Quantum Dots Made of Cadmium Selenide (CdSe): Formation and Characterization

Authors

Hisao Nakashima Institute of Scientific and Industrial Research, Osaka University

Publication Date

4/13/04

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Abstract

II–VI semiconductors such as ZnSe, ZnS, and CdSe have wider band gap and larger exciton binding energies as compared with III–V semiconductors. Excitons of II–VI semiconductors still exist at room temperature. Therefore II–VI semiconductor devices indicate a possibility of new devices using excitons, such as optical modulators and self-electro-optic effect devices. Furthermore, in the field of optical data transmission, green laser is suitable for short- and medium-range communication purposes using plastic optical fibers with polymethyl methacrylate cores, which have an advantage of lower costs than silica fibers. Therefore II–VI semiconductors are also optimum candidates for light source of optical data transmission through plastic optical fibers.

Semiconductor quantum structures have been intensively investigated since Esaki and Tsu proposed novel artificial superlattice structures. Recently, quantum dots (QDs) have attracted much attention for the optoelectronic device applications and fundamental physics because they provide zero-dimensional structures with δ-function density of states, which dramatically improve performances of optoelectronic devices such as semiconductor lasers. To fabricate lower-dimensional structures, great efforts have been made using various methods, such as selective epitaxial growth, lithography, etching, etc. However, these techniques give film damages, such as defects and contamination. On the other hand, self-organized QDs have an advantage of fabrication of high-density and high-quality QDs. Especially, InAs QDs of III–V materials have been known to be formed on GaAs surfaces, which are followed by the two-dimensional growth of InAs wetting layer, because InAs has a larger lattice constant by 7% than GaAs.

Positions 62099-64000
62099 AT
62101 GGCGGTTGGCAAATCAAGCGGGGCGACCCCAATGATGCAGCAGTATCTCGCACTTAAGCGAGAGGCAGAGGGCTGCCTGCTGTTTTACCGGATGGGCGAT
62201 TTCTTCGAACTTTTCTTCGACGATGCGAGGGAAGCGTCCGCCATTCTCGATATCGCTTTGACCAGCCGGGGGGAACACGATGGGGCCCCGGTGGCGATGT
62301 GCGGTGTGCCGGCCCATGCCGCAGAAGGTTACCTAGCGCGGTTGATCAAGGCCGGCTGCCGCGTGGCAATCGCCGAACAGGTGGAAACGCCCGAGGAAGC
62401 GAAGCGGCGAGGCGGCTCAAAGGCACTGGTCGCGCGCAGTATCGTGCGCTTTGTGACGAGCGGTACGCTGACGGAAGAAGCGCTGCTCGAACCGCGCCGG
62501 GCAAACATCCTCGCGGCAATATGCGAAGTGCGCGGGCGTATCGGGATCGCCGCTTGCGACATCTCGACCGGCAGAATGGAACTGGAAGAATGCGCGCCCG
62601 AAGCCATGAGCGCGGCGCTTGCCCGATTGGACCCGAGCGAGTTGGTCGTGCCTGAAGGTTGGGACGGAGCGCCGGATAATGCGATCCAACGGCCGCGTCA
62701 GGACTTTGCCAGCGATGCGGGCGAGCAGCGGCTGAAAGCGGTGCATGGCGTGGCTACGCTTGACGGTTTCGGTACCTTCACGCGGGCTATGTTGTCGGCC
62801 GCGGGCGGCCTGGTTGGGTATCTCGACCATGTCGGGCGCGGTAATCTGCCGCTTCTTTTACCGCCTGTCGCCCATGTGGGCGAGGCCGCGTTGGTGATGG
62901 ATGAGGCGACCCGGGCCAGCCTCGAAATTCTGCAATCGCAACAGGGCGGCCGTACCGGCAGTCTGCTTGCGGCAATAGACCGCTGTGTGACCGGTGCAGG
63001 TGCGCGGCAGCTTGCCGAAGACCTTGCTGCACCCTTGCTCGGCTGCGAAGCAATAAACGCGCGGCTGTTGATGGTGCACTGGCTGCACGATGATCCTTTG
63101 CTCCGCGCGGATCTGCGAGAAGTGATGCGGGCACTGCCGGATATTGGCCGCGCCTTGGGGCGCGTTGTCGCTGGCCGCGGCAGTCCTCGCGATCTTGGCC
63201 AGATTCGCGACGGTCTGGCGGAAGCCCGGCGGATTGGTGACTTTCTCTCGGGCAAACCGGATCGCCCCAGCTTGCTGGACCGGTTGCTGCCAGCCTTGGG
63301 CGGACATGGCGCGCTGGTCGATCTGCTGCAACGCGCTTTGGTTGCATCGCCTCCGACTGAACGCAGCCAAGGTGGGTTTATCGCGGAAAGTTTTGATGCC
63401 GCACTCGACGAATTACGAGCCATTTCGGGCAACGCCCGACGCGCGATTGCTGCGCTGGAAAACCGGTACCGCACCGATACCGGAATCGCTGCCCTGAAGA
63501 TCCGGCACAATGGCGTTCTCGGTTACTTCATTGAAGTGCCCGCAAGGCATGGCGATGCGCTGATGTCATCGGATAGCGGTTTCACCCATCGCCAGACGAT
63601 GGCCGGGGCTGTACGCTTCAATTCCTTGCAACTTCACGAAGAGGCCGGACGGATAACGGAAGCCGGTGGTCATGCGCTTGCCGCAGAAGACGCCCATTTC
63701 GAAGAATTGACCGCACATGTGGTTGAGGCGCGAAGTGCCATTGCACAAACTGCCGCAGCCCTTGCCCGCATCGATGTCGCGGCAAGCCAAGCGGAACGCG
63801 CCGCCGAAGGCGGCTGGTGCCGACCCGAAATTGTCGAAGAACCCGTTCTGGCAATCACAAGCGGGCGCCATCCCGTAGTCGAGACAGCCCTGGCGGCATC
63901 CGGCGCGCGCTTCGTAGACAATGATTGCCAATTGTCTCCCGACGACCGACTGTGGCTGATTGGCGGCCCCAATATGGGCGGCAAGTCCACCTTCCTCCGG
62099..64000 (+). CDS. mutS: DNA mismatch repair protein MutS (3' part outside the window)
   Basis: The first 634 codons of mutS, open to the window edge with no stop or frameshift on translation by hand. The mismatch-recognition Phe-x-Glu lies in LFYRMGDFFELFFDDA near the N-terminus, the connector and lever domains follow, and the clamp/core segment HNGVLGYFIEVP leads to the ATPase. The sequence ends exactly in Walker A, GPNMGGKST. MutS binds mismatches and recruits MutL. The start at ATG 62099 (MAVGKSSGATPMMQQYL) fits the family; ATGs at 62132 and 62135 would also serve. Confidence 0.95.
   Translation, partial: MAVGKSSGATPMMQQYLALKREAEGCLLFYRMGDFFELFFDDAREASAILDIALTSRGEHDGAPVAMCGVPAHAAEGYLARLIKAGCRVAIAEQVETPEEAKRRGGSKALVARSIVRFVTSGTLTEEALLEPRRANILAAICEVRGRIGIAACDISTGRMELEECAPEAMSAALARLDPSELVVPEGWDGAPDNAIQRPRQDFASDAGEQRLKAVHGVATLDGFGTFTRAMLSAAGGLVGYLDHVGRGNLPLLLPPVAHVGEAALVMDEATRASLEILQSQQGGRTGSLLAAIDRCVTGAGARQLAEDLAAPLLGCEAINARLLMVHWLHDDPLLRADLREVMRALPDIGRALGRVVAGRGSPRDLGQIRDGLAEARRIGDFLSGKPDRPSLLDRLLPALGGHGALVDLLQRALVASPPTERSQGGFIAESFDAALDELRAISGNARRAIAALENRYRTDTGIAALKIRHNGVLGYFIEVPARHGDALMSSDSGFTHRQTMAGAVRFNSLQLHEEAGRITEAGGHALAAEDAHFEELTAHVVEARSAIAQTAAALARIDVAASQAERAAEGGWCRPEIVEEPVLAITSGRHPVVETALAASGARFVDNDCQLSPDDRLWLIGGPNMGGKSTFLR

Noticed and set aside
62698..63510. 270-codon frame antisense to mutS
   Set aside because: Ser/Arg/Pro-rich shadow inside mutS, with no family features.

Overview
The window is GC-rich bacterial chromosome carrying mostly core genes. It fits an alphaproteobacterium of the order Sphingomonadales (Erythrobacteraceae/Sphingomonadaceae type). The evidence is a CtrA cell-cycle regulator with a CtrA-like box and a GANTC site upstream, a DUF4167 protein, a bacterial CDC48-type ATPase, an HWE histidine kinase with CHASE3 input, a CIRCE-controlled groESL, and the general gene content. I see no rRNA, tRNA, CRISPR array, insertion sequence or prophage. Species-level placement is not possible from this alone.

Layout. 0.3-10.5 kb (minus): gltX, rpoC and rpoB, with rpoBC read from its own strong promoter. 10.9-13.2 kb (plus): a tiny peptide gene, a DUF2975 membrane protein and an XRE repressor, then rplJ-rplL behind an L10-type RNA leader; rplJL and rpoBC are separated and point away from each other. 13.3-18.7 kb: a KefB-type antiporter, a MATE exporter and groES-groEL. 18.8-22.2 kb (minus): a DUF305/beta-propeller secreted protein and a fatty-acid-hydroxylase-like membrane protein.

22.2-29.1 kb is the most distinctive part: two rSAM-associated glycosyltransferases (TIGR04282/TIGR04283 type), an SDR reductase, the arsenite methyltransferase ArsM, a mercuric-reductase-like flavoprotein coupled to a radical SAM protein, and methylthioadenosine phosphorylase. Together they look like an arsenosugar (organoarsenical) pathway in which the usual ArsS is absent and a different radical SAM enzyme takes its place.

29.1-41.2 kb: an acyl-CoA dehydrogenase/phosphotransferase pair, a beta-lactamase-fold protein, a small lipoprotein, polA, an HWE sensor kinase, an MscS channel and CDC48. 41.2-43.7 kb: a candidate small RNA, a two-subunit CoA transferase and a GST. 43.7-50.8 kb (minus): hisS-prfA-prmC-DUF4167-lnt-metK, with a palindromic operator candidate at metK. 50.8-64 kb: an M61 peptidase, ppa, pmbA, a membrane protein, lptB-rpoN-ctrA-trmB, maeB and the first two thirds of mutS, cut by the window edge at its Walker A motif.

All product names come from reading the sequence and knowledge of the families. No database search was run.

CdSe/ZnSe system is expected to naturally form QDs because of large lattice mismatch of about 7% between ZnSe and CdSe. In this session, we have investigated the formation and optical properties of self-organized CdSe QDs on ZnSe (001) surfaces with the use of photoluminescence (PL) and transmission electron microscopy (TEM) measurements. Moreover, applying the QD system to optoelectronical devices to understand carrier dynamics and energy structures of QDs is very important. For example, relaxation mechanism of InAs QDs has been reported by PL excitation measurements. As compared with InAs QDs, CdSe QDs have stronger electron–phonon interactions and much larger band-gap energy. Then, the carrier relaxation mechanisms in self-organized CdSe QDs are more interesting subjects. In this study, we have also investigated optical properties of self-organized CdSe QDs by selectively excited PL measurements.